Reports [stub]

1881 American Journal of Philology  
Known as the Early Journal Content, this set of works include research articles, news, letters, and other writings published in more than 200 of the oldest leading academic journals. The works date from the mid--seventeenth to the early twentieth centuries. We encourage people to read and share the Early Journal Content openly and to tell others that this resource exists. People may post this content online or redistribute in any way for non--commercial purposes. Read more about Early Journal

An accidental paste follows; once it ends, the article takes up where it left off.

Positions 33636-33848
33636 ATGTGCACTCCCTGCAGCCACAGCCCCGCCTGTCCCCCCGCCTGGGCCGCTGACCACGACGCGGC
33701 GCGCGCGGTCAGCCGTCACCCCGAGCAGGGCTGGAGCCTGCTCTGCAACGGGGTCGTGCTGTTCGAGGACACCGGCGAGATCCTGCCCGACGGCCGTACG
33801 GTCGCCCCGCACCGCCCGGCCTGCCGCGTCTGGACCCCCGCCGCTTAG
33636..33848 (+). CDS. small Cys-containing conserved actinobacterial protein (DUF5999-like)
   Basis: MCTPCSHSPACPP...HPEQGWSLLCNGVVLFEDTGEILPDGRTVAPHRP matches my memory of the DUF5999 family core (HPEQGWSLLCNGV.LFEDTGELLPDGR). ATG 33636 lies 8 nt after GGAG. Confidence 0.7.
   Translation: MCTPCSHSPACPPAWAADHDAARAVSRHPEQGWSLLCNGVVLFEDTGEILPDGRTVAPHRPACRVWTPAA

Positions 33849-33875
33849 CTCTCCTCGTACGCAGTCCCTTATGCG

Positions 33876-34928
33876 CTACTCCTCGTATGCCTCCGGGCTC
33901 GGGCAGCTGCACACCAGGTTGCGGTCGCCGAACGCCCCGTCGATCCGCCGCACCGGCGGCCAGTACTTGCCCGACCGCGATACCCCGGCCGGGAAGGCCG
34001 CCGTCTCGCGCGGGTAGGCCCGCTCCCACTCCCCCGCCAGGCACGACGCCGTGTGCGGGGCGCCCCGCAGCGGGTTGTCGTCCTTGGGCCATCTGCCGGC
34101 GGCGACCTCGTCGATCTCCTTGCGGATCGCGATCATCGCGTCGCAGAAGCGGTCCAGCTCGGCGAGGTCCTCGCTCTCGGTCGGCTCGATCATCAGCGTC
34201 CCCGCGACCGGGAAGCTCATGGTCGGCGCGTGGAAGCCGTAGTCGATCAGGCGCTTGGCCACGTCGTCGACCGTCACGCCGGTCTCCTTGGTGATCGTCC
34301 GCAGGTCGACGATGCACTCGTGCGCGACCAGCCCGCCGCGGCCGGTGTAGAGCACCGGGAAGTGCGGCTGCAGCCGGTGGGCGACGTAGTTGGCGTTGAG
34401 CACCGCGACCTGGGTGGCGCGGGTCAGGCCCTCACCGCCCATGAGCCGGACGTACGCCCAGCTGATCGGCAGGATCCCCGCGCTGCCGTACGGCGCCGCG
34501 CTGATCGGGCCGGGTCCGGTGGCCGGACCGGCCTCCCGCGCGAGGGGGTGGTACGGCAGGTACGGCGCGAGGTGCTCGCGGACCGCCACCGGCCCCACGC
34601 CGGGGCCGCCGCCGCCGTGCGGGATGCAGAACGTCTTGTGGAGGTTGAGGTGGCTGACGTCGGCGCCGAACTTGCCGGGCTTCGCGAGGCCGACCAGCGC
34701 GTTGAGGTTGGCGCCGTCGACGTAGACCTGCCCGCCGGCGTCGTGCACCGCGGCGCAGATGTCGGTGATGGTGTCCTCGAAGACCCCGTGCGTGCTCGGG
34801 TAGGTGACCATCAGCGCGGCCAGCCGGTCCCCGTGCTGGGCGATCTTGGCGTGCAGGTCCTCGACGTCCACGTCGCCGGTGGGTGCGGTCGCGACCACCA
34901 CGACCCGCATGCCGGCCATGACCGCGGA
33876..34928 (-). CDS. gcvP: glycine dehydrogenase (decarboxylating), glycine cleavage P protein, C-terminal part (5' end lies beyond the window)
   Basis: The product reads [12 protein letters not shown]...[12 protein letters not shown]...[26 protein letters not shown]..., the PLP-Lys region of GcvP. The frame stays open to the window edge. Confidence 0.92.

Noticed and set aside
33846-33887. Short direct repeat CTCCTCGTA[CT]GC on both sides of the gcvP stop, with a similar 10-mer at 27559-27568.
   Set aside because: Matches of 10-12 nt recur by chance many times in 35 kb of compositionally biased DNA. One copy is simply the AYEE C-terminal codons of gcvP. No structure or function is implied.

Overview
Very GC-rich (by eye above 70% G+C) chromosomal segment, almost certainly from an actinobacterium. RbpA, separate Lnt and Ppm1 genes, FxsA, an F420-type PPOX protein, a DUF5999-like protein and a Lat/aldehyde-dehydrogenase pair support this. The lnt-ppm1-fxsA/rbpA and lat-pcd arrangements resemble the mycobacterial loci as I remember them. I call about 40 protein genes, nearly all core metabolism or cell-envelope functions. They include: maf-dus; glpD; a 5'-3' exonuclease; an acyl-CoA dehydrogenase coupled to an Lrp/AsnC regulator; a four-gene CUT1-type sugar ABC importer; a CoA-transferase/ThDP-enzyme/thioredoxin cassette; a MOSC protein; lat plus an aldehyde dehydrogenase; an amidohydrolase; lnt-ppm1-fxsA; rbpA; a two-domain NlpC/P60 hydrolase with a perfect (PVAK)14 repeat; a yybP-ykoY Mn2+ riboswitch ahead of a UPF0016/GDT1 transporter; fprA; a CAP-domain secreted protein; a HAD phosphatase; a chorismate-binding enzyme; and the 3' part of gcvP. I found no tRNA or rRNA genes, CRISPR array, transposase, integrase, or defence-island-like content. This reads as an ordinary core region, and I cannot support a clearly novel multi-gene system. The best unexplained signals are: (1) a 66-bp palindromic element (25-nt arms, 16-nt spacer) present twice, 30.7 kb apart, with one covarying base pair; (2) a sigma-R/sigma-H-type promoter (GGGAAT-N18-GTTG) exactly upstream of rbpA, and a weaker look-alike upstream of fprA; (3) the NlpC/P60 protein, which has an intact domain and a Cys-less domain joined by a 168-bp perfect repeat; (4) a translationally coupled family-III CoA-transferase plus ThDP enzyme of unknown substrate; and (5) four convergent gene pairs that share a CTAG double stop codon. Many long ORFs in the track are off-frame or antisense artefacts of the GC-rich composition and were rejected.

more » ... ntent at JSTOR is a digital library of academic journals, books, and primary source objects. JSTOR helps people discover, use, and build upon a wide range of content through a powerful research and teaching platform, and preserves this content for future generations. JSTOR is part of ITHAKA, a not--for--profit organization that also includes Ithaka S+R and Portico. For more information about JSTOR, please contact REPORTS . MNEMOSYNE, Vol. VIII, pt. 3. This number opens with thirteen pages of notes by Cobet on Galen, irepi 6tayvc6o?u? Kal Oeparreila riv ev rq dSabrov ftvx^ isdiv TraOdsv. He quotes a long passage in which Galen deplores the little sympathy he got even from his friends in his pursuit of science, while they assured him that if he did not pay the usual court to the rich and great he could be of no use to himself or to them. But he remarks, of the physicians of old time obveiS ovre eO6ev e'7ri raS Trv rk'ovafiv e0poira Ovpaf qrpocayopeviaov avrovC orV' ic eIa7repav det7rvTa6fuevo?; and contrasts them with Thessalus, who oi ra aX2a ay6vov EKotaKeve roi7S ei rtrc '7PU(/rU 7rXovaiovS ( a2a Kali rTi yUaiv Ei W7ray/yeiZac0at dldaVVetv v Tr/ rXvav. No wonder, says Cobet, when acKvror670 ot Ka reK-rovef Kal fpaEif Kai Xa7XKe trrTrrT/iatv ir6rd rofi spyol/ r7f ZarptKsl Tac apXaiac avrCv a7'ro2t7r6vref r7eXvaS, that doctors of this sort "ab aegrotantium cognatis male mulcari ;" and he quotes. passages in which Galen says that the physicians were glad to escape with their lives, Xpo6repo0 Kati 'pvxp6Trpot TOV voUaovrof avroV/ YevofievoL. He shows that some of the sentiments found in this book are from the Xpvaa ir77, attributed to Pythagoras, of which Galen says of himself, Kai taravg di r7a qepo/iuvac (jS Hlvay6pov 7rapatveaetC eiOtaa [leg. tela/uat] 6idf T7-S iejpag avaytyvc6aKetv T,e ra Trpora t'yetv 6(e *rri aro6iarooC viarepov. The text of Galen (in the edition of Kuhn, Lipsiae, 1823) is very corrupt; and Cobet's emendations are in nearly every case happy and convincing. But they do not lend themselves to quotation. A single specimen may be given. " Pag. 32, Kai dta roiro TAIU /lev oivoo2vylAIZ r ertv ledv j6ovovc birav 7rivovre7 VrreppdaZ vTrat rTo7 av/u76rrag. Sublato duplici mendo scribendum: TOTE uiev oiv6&2vrAlZ Earv i6elv d6o,uevovg brav-v7rrepdAovrat. Oiv60Dv?' pro temulento et apud alios saepe legitur et frequens est apud Hippocratem, unde Galenus sumsit." The next article is by S. A. Naber (pp. 246-268), who continues his notes on the Comic Fragments. A specimen or two of his corrections may be given. In a fragment of the Navayof of Ephippus which is in other respects corrupt occurs the line-r7v F 'AKadqyueliaC T V'7rb llRari a sKa--Since vrob TIJaTdr va is unintelligible and Kai seems to have no place, lie conjectures avTrozrZaTrv dOKsv, after the pattern of aviroopeaC, abro0aig, avrofZiL vva, as Cobet (V. L. p. 285) has written in Plat. Menex. 245 d, abroeX?r/veg for avrol "EaR,ves. In the same way in Plat. Polit. 269 e, he proposes to write Oat yfKflcporacrrv rTg aivrotLveasec 7rapadXactv (for avroV Ktvi/aeog): in Plat. Legg. 8 7 b, 7/yeic ea/uev rpayrdiag ai7rorron7rrai (for abroi Trot,7rai): and in Thuc. VII, 57, 2 'AOavaiot /Levavroioveg Er r Awptdc ISvpaKoaiovg eKs6vrTes XOov (for airol 'Iovec). AMERICAN JO URNAL OF PHILOLOG Y. A fragment of the Opdawv of Alexis runs thus in the MSS. of Athenaeus: cOV (6' e y)o atiar77pav o0Tr7or' ldoev o7 re KepKsTrT/v, ',ivat, oV Ktcrrav, oVK a6io6v', oiv ppv6v', ov T-rrtya. Meineke edited after Porson ov're Trpvy6' obV rirrtya. Cobet objected to this emendation (I) because of oire introduced between the repeated oi's, and (2) because in such an enumeration of chatterers the swallow could not have been omitted, and proposed to read ov Xetdo6va, | oi; rpvy6v', o'b rrrTtya. Naber shows that Elmsley has quoted several examples of such an irregular combination of negatives, though he thinks it should not be introduced by conjecture; and objects further to Cobet's correction, that though the mention of the swallow may have been necessary, that of the nightingale is by no means to be expected, of which " non est molesta loquacitas." This too Meineke had thought of; and had therefore proposed ob Xe.rid6v obre rpvy6va. Naber thinks that " unius animalculi nomen excidisse . .. and proposes ob i,irrav, oi: Xetld6v, ob tr L tyovt ov, ob rpv76v', oV rErTEy)a. "Scribit Athenaeus IV, p. I33 B, Ert (' ' KepI:Ttf7 ,i ov O/bOtOov TT'7t?t KaCl rtrt7ovi[, deinde pergit et laudat etiam hunc ipsum Alexidis locum, quem emendare conati sumus." Naber persists in the inconvenient practice of referring to the fragments on which he comments by the pages of the authors by whom they are quoted, and only seldom by the pages of Meineke, or by the name of the play. This causes considerable labor if one wishes to judge of the plausibility of a conjecture by considering the context of the emended passage. For example: this line is found in the midst of a long fragment of the KpareiVac r) <]apy/taco7r(d/i: oroVroK; fdye1poc o0i 7p6aeto', o!Ks 6oberat. "Emenda: oi(b' iierat, quod certum mihi esse videtur. Similem corruptelam odoror in Euripidis Ione vs. 1037, ubi Creusae verba sunt, venenum paedagogo tradentis quo filium interimat. KaV7'ep (5tEA7l 2atc6zov, oiT-oO' 'i era K/rievac 'A6vaQ, KarOavov d' avroi uevel., ubi multo malim legere: obl'or' 6iieTat. Huiusmodi coniecturae se ipsas commendare debent aut frustra commendabuntur." Occasionally he proposes as new a correction already made. For example: in a fragment of the Mt)AOrlia, which contains some remarks of a cook on the necessity of prompt attendance on the part of the guests if his science is to produce its perfect work, it is pointed out that Meineke gives one line to the cook which necessarily belongs to the person he is talking to. But this is already indicated in Bothe's edition. The next article is by Cobet, on certain passages in Antiphon (pp. 269-291): with special reference to an edition of the orations and remarks on them by Victor Jernstedt, of St. Petersburg. Cobet bestows high commendation on this work, but finds still something left for himself to do. On the necessity of indicating elision and crasis in certain combinations he says: " vel sola auris admonet vitiosa esse Ec od6a OTI, o0t o0( bwog, O,ap 'Ao/6a iogt, T2apya i-rae, o2o/ya c 7 e iS,ut env, KV7tIt&v, MdpiaEIe?, ~vNa'd2AeufOat, AvKOp7og , iN Mot, r6potf, eTNKvtv. Of the Tetralogies he says: "quae sequuntur Tetralogiae plenae pravi et vitiosi acuminis non sunt ad meum palatum. Itaque iaIotCa rta KOtat ra7vr' ta6eitf cooi c/a7a transeo ad orationem 7repi i-ov 'Hprdov 60vov." A single specimen of his notes here may be given. In ? 59 we have: v de6 y#e iv d?avaei 70Myp r77Tsg ro;kaat. What, he asks, is the meaning of this ? Bekker refers us to a note of Hemsterhuys on Lucian: t" sed nihil hinc proficimus: Hemsterhusius enim imbiberat errorem hunc, bene Graece dici pro fuste virga percutere aliquem tKaOtfcOat rtVof 'EN f3aKtrjpia, 'EN pk613d, et ex decrepita Graecia putidissimos testes Manethonem, Quintum Calabrum et similes produxit, quibuscum componit Antiphontem, qui dixerit 'EN avei o6oy'p pro 6bave 26'y. Quis haec hodie probabit ? Nemo hercle: itaque alio modo laboranti Antiphonti opitulandum. In tempore succurrit Antiphontis discipulus Thucydides VI, 54: 3iatov ,uev ovidev E3oi tache, ni les connaissances, ni les methodes necessaires. II Tesoro di Brunetto Latini, volgarizzato da Bono Giamboni, raffrontato col testo autentico francese edito da P. Chabaille, emendato con mss. ed illustrato da Luigi Gaiter, vol. I-II, Bologna, I878-I879. Reviewed by Thor Sunby. Chanson[s] de Philippede Savoie. pub. pour la premiere fois avec preface et notes, par Frederic Emmanuel Bollati (Milan, I879). Noticed by P. Meyer. Chronique. The following notes contain welcome information: M. G. Paris prepare un Manuel d'ancien francais (XIe-XIVe s.), comprenant une grammaire, une esquisse d'histoire litteraire, des morceaux choisis accompagnes de notes, et un glossaire. Cet ouvrage paraitra a la librairie Hachette. Notre collaborateur M. J. Ulrich va publier a Halle, chez Niemeyer, une Chrestomathie rheto-romane, avec tableaux des formes et glossaire. SAMUEI, GARNER.